Various metabolic abnormalities and nutritional deficiencies also have been implicated in the pathogenesis of NME. Supplementation with both zinc and essential fatty acids has been shown to resolve NME in a small number of patients with demonstrable deficiencies of these nutrients. The role of zinc is intriguing because acrodermatitis enteropathica and acquired zinc deficiency manifest lesions similar to NME. NME also may resolve with parenteral nutrition to correct amino acid deficiencies.

In an attempt to unify these conflicting findings, some have proposed a multifactorial origin for NME. One theory asserts that the pathogenesis of NME may relate to glucagon-induced hypoalbuminemia because albumin functions as a carrier of zinc and essential fatty acids. Others suggest that zinc-dependent delta-6 desaturation of linoleic acid or poor hepatic breakdown of glucagon may contribute to an excessive prostaglandin-mediated inflammatory response in the epidermis. This theory may help to explain the distribution of the cutaneous eruption, which is more prominent in areas of increased friction and pressure.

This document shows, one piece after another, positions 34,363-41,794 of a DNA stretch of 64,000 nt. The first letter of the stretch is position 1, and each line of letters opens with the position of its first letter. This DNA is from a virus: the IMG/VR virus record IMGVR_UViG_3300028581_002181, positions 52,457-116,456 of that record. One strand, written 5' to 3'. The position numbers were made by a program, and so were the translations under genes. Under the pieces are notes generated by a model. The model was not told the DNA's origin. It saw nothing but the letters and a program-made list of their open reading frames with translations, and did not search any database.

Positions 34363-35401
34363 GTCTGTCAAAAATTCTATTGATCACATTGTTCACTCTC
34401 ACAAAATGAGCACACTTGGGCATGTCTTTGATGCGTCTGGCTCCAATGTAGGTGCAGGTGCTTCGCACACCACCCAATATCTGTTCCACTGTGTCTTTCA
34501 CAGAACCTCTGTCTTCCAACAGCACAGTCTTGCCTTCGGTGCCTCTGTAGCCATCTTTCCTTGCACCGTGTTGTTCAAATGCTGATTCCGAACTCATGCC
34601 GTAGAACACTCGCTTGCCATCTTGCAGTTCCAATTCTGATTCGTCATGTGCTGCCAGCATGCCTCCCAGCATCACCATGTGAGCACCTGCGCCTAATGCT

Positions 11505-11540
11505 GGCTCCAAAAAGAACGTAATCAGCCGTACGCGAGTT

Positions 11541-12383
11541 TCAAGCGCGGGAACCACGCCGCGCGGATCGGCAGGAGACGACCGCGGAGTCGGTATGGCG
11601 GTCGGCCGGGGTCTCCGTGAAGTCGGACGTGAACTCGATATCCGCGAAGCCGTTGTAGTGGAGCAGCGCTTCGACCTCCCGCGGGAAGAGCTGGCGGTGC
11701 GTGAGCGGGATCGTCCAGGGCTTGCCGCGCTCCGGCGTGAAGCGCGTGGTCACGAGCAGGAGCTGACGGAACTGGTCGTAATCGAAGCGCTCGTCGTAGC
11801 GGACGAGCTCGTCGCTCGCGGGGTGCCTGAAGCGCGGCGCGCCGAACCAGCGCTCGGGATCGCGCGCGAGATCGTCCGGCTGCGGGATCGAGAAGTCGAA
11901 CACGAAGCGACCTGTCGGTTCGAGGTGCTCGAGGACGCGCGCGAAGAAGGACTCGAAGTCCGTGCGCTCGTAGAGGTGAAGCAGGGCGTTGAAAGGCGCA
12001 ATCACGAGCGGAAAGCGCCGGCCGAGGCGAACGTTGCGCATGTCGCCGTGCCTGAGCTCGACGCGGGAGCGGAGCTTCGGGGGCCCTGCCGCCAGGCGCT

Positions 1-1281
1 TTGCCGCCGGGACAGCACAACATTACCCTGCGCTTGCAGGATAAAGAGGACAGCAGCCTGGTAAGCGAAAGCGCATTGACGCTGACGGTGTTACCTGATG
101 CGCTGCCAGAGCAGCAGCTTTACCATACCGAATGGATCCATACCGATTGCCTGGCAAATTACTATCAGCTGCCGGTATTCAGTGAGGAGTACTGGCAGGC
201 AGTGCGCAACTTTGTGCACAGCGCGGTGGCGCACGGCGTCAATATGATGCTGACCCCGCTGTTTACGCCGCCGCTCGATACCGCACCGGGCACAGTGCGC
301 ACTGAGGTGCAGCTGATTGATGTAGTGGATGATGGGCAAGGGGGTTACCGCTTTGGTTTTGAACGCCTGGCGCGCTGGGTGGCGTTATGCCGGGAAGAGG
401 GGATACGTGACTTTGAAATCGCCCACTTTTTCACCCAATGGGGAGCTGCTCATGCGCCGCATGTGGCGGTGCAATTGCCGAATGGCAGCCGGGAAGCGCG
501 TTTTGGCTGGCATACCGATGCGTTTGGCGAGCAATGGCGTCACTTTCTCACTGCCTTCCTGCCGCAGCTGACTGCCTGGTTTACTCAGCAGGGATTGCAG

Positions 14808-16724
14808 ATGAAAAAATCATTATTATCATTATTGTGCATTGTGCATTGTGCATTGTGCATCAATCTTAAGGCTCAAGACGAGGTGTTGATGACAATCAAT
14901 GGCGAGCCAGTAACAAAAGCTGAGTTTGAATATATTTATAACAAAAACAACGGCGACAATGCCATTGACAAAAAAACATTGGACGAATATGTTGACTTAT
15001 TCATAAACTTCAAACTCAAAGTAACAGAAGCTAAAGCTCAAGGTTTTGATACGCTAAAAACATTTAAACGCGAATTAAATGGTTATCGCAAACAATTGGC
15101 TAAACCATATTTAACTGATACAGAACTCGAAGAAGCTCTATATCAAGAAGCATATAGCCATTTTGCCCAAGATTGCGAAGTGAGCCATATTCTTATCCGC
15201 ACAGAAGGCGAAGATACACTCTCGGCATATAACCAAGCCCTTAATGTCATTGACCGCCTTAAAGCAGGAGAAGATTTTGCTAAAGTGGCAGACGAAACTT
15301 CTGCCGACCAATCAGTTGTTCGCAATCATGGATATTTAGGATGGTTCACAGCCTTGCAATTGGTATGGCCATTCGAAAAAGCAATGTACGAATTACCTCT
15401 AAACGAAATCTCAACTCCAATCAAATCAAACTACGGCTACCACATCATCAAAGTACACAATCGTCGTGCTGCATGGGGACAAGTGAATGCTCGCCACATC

Diabetes mellitus usually develops in the hyperglucagonemic state of glucagonoma syndrome. Because glucagon is glycogenolytic and gluconeogenic, an excess of glucagon relative to insulin elevates serum glucose levels. Therefore, the onset of diabetes occurs when insulin production fails to match glucagon production. This can be seen when either glucagon levels are very high and insulin production continues normally or insulin production is impaired and glucagon is only mildly elevated. Patient factors, such as preexisting insulin resistance, pancreatic tumor burden, and hormonal milieu (eg, tumor-derived somatostatin, other endocrine products secreted by the tumor), also modulate glucose tolerance.